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Ancient Mysteries

Mystery surrounds Amazon's 'Stonehenge'

December 16, 2016 | Comment icon 13 comments


An ancient civilization is believed to have built standing stones in the rainforest over 1,000 years ago.
The idea that the Amazon has remained mostly untouched by human civilization save for the activities of a few nomadic tribes has been called in to question following the discovery of a megalithic stone monument in Brazil.

Thought to date back 1,000 years, these standing stones appear to have been erected by a civilization that lived in the region centuries before Europeans first arrived on the scene.


This, coupled with the recent discovery of land carvings, fortified settlements and complex road networks, has suggested that the Amazon may have once been home to over 10 million people.
"We're starting to piece together the puzzle of the Amazon Basin's human history, and what we're finding in Amapa is absolutely fascinating," said archaeologist Mariana Cabral.

The monument was discovered by Lailson Camelo da Silva, a cattle ranch foreman who stumbled across the stones while he was razing trees to convert an area of rainforest in to new pasture.

"I had no idea that I was discovering the Amazon's own Stonehenge," he said.

Source: New York Times | Comments (13)


Recent comments on this story
Comment icon #4 Posted by paperdyer 6 years ago
When the Moon shone through - Time to make the sacrifice!
Comment icon #5 Posted by Thorvir Hrothgaard 6 years ago
Yeah, I agree.  All those telephones, aircraft, space craft, work on genetics they had....we just can't compare to ancient man. 
Comment icon #6 Posted by Parsec 6 years ago
We are lucky mr. da Silva stopped razing and didn't carry on.    That's a very interesting find! 
Comment icon #7 Posted by Jungleboogie 6 years ago
From the article: " Instead, some scholars now assert that the world’s largest tropical rain forest was far less “Edenic” than previously imagined, and that the Amazon supported a population of as many as 10 million people before the epidemics and large-scale slaughter put into motion by European colonizers. " What a stupid assumption.  A holocaust of 10 million people with not a shred of documentation or historical record cited. The conquistadors of the age were fond of bragging about their travesties to the crowns back in Europe.  It was a good way to ensure continued funding.  A slaughter o... [More]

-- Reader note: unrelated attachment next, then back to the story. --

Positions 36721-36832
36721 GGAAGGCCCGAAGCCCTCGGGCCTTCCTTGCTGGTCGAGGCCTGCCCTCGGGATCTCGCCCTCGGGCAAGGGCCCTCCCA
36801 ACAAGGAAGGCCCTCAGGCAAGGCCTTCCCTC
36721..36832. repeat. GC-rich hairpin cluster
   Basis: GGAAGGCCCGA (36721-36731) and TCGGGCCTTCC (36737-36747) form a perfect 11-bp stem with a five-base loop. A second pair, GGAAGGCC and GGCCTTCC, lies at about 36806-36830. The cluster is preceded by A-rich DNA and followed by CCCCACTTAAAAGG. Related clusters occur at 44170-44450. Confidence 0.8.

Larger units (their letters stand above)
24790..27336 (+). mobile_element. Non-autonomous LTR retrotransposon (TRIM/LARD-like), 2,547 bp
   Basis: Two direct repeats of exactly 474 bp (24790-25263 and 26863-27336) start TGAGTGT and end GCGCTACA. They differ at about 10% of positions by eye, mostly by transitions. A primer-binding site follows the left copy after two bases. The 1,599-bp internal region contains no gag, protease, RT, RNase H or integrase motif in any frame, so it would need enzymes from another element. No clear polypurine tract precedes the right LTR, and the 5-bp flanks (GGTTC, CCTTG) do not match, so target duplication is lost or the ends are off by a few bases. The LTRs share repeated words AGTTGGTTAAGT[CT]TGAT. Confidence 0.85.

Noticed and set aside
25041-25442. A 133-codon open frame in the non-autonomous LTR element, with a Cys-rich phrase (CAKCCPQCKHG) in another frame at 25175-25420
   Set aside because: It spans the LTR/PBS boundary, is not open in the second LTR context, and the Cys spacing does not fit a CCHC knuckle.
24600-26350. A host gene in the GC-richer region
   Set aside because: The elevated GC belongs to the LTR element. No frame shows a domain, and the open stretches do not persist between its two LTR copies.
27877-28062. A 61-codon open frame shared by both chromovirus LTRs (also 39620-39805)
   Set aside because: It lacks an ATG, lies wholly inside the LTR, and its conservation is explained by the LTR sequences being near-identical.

Comment icon #8 Posted by Rofflaren 6 years ago
most died of diseases... I think you might have missed som history classes in school.   ex from wiki While technological and cultural factors played an important role in the victories of the conquistadors in the Americas, this was facilitated by old world diseases, smallpox, chicken pox, diphtheria, typhus, influenza, measles, malaria and yellow fever. The diseases were carried to distant tribes and villages. This typical path of disease transmission moved much faster than the conquistadors so that as they advanced, resistance weakened.[citation needed] Epidemic disease is commonly cited as th... [More]
Comment icon #9 Posted by Tatetopa 6 years ago
You might enjoy 1491 by Charles Mann.  It is full of citations you can follow.  Yes there are references to large populations, elevated village sites, elevated roads between them  in the Amazon.  There is some positional observations that fruit and nut trees were not scattered randomly through the jungle but clustered around village sites. This is not ancient man, these people were contemporary to most of our European ancestors.  Different environment, different skill set.  And Thorvir, not to make you jealous,  but all of our ancestors made  up for the lack of cell phones and surfing the net ... [More]
Comment icon #10 Posted by Thorvir 6 years ago
Which are amazing things we can do now.
Comment icon #11 Posted by Anomalous_Zombie 6 years ago
Looks almost like ruins of some sort of larger monument or structure. Very cool discovery!
Comment icon #12 Posted by Jungleboogie 6 years ago
I agree with your assertion.  The idea of 'large scale slaughter' from the article is what I was referring to as ludicrous.
Comment icon #13 Posted by oldrover 6 years ago
I don't have sources for this to hand, but, there is apparently evidence to suggest that much of the Amazon basin was settled around the time of European arrival. My memories are sketchy but I believe soil analyses plus some sort of satellite topography(?) indicates that much of what we think of as primeval forest is in fact secondary growth on old agricultural land. I don't know.  A for the rock with the hole in it, they should analyse the surfaces of that for traces of pigment.  https://s-media-cache-ak0.pinimg.com/736x/e7/33/d2/e733d29654f4f495b23e7abec1d55f13.jpg


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